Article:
Mar 24, 2023 - News

Maternal mortality trends are tough to pin down in Utah

U.S. maternal mortality rates, by race/ethnicity
Data: CDC. Chart: Nicki Camberg/Axios

The maternal mortality rate in the U.S. spiked in 2021, with deaths disproportionately impacting Black women.

Why it matters: The U.S. still has one of the highest maternal mortality rates in the developed world, and previous research has largely attributed that to an outsized prevalence among Black mothers, Axios' Tina Reed reports.

Driving the news: More than 1,200 women died during pregnancy or shortly after giving birth in 2021, a 40% increase from 2020, according to data released last week by the National Center for Health Statistics.

  • In 2020, 861 women died during pregnancy or quickly thereafter, compared to 754 women in 2019.

Context: Maternal mortality rates climbed during the pandemic, likely due to COVID-19 itself and the pandemic's impact on delaying care for other conditions.

Zoom in: Utah's pregnancy-related mortality rate between 2018 and 2020 was 21.5 maternal deaths per 100,000 live births, according to the latest state health department data, released last week.

  • More than 15 Utah mothers died in 2020 from pregnancy-related causes during or shortly after pregnancy.

Catch up quick: From 2007 to 2014, Utah's maternal death rate was consistently below the nation's — between 10 and 17 deaths per 100,000 births.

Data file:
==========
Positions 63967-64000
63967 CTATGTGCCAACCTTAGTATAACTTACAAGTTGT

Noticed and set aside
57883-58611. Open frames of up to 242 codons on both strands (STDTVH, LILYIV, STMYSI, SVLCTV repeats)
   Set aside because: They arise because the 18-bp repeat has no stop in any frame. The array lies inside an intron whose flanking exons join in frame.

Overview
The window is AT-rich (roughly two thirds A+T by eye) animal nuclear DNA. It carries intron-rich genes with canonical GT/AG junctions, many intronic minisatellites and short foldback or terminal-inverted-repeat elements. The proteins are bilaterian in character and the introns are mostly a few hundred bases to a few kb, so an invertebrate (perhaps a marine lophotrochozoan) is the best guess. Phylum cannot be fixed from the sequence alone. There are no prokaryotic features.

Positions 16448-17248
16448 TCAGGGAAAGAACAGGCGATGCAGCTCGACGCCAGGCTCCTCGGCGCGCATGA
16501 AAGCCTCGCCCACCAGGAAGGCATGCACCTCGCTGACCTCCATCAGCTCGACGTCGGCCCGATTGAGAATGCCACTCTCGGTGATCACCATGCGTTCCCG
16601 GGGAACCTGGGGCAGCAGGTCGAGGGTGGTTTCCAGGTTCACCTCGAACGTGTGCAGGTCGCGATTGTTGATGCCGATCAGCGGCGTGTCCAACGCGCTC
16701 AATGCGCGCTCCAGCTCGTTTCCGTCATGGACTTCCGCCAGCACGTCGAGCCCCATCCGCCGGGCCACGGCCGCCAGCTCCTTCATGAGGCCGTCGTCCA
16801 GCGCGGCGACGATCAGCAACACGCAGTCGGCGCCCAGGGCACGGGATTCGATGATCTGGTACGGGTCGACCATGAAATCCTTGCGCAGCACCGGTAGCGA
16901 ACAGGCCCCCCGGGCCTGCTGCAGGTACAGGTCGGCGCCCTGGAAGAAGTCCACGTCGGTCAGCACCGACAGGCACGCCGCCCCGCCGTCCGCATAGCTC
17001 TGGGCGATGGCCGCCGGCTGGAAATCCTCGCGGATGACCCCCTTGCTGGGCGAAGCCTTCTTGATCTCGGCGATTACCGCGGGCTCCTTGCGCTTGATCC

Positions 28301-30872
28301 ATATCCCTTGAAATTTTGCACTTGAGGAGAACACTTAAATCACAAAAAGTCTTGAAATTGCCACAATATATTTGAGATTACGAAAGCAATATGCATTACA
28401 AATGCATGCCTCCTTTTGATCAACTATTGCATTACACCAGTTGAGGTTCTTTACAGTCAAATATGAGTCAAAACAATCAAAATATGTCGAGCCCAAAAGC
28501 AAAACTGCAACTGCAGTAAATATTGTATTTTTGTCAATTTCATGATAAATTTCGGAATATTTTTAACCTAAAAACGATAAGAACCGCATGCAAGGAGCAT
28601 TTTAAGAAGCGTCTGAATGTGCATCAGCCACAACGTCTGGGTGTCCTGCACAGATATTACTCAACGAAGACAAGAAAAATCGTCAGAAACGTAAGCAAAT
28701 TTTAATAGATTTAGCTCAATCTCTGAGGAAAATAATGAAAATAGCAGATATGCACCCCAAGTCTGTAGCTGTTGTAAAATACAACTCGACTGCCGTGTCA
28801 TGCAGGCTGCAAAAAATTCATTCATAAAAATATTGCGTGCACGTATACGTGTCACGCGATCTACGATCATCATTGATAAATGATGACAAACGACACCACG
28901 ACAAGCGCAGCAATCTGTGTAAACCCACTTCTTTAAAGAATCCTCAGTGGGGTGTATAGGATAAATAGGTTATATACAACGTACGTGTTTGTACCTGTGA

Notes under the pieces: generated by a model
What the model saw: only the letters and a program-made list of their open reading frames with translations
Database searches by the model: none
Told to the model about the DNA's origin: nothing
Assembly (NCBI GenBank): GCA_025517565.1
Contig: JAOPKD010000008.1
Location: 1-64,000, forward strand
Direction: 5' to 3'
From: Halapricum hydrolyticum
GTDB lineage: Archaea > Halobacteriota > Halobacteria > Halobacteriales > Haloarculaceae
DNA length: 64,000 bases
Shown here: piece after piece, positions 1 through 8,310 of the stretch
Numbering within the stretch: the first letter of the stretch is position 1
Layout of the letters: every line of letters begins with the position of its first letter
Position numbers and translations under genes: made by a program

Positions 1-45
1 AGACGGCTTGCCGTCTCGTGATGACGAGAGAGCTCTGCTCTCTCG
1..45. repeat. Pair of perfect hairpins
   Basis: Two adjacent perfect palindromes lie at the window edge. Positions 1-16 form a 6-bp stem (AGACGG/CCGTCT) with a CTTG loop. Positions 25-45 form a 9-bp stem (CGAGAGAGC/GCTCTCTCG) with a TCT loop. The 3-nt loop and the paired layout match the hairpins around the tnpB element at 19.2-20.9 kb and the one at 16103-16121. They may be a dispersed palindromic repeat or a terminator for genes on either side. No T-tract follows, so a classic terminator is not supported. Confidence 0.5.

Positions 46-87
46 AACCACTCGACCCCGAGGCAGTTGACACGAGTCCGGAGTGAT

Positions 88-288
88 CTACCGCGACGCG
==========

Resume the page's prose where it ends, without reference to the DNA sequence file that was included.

• Utah's rate spiked in 2015 to 25.6 and hovered around that level for most of the years since; meanwhile, national rates sat around 17 or 18 per 100,000.

Yes, but: Utah's population is relatively small, and the numbers can fluctuate significantly from year to year, said Nickee Andjelic, manager of the state health department's maternal and infant health program.

  • That can make it hard to extrapolate larger trends in statewide data.
Data and image via the Utah Public Health Indicator-Based Information System

Between the lines: There are stark disparities in the maternal death rate, according to the national data.

  • In 2021, the maternal mortality rate for Black women U.S.-wide was 69.9 deaths per 100,000 live births, compared to a rate of 26.6 per 100,000 for white women.
  • A report breaking down maternal mortality by demographics at the state level is expected later this year, according to Andjelic.

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